Image by SamikRC via FlickrThe Apostle Paul reasons-- wrongly and without even bothering to cite evidence to make his case-- that one's failure to believe in God drowns the non-believer in a cesspool of immorality:
"Even as they did not like to retain God in their knowledge, God gave them over to a reprobate mind, to do those things which are not convenient; being filled with all unrighteousness, fornication, wickedness, covetousness, maliciousness; full of envy, murder, debate, deceit, malignity; whisperers, backbiters, haters of God, despiteful, proud, boasters, inventors of evil things, disobedient to parents, without understanding, covenantbreakers, without natural affection, implacable, unmerciful."
Paul tries to sneak this tenet of his by us right from the start (Romans Chapter 1) and declines to acknowledge that one can be agnostic or atheist-- not liking to "retain God," at least not Paul's God, in one's knowledge-- and still be very moral, just as moral or even moreso than the best of Christians. An honest person would have acknowledged that many if not most non-believers are not the culprits and criminals that Paul describes. And one could very reasonably argue just the opposite-- that honest and thoughtful disbelief in Paul's God is not only a respectable moral choice, but is possibly a prerequisite to true morality.
A contrary conclusion 180 degrees opposite Paul's thesis should be considered in any contemplation of belief and its real-world consequences-- that belief in God can cause and has caused the cesspool of, in Paul's words, "things which are not convenient," such as a painful and counterproductive inordinately introspective neurosis about "sin" and a brainwashed, branded heart and mind, unwilling and unable to consider truth that conflicts with the supposed inspired revelation of the biblical text. And who can argue seriously that, as with other faiths, retaining the biblical God in one's knowledge can and hasn't caused a history of worse hate and worse moral horrors than "fornication, covetousness, envy, debate, whispering, spite, pride, and disobedience to parents?"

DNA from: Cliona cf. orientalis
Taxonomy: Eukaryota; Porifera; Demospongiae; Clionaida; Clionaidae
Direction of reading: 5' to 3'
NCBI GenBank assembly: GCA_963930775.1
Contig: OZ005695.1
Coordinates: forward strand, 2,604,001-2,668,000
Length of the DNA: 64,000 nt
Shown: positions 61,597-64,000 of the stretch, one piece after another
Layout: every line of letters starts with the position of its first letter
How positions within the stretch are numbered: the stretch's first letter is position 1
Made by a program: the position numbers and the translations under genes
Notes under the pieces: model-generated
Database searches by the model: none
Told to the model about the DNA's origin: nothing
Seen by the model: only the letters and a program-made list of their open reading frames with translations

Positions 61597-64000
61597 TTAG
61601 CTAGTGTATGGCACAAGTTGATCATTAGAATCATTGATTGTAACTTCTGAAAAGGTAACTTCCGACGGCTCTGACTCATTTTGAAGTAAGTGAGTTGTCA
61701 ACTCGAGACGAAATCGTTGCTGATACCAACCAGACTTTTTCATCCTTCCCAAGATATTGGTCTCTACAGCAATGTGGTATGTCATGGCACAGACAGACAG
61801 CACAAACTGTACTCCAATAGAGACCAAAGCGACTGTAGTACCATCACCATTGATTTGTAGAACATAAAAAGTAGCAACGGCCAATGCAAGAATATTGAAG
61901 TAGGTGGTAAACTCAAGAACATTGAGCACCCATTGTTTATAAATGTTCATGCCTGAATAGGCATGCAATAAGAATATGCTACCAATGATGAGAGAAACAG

Similar falacious reasoning forms the foundation of Jesus' teaching. At the heart of his teaching is the premise that, he said, if a man lusts after a woman in his heart, he has committed adultery with her already. Is that so? Many, many thoughts will cross our minds in our lifetime. Like dreams, many are random, out of our will and control. We should no more be condemned for the bad ones than we should be rewarded for the good ones. In fact, it's when we restrain ourselves from following through on the bad thoughts that we should be most commended. That's what a mature, civilized person does. No, it's not the thought that counts. It's the action. And furthermore, by Jesus' same reasoning, if I have wanted or wished that I could help the misfortunate, heck, I've helped them already. But the bible doesn't teach that, does it? No, because Paul's and Jesus' aim was to make us all feel guilty and inadequate (sadly, with the attendant consequence of being depressed or neurotic or at least worn down by the inner self-loathing) so that we can see our "need" for the bible's god. Did no one see through this nonsense in Jesus' and Paul's day? Oh, yeah, I bet they did. They were called non-believers, heathen, and infidels and Christians were told not to keep company with them-- because they dared to think for themselves, something Christians learn not to do so they don't see the false teachings of their leaders.
Paul's and Jesus' two thousand year old premise is at the heart of much of Christianity's techniques, as Christians teach that lives become a wreck due to wrongs wrought from a lack of belief in the Christian God. Some down and out, sad and sorry souls convert to Christianity in hopes of a better moral life. Some attain a semblance of a better life. But at a price. And many do not. But one's lack of belief is not and was not the cause of immorality. And a false belief does not make for a healthy cure.
No matter what the moral or immoral consequences of one's beliefs, a false belief is wrong just because it is false, period, even if it did yield good moral consequences. Yet, to be clear, any of the good moral consequences attained by those believing in Paul's or another's god can be had without resorting to a belief in any god.
So next time someone says Jesus was a great teacher, you and I know the truth. And it shall set you free.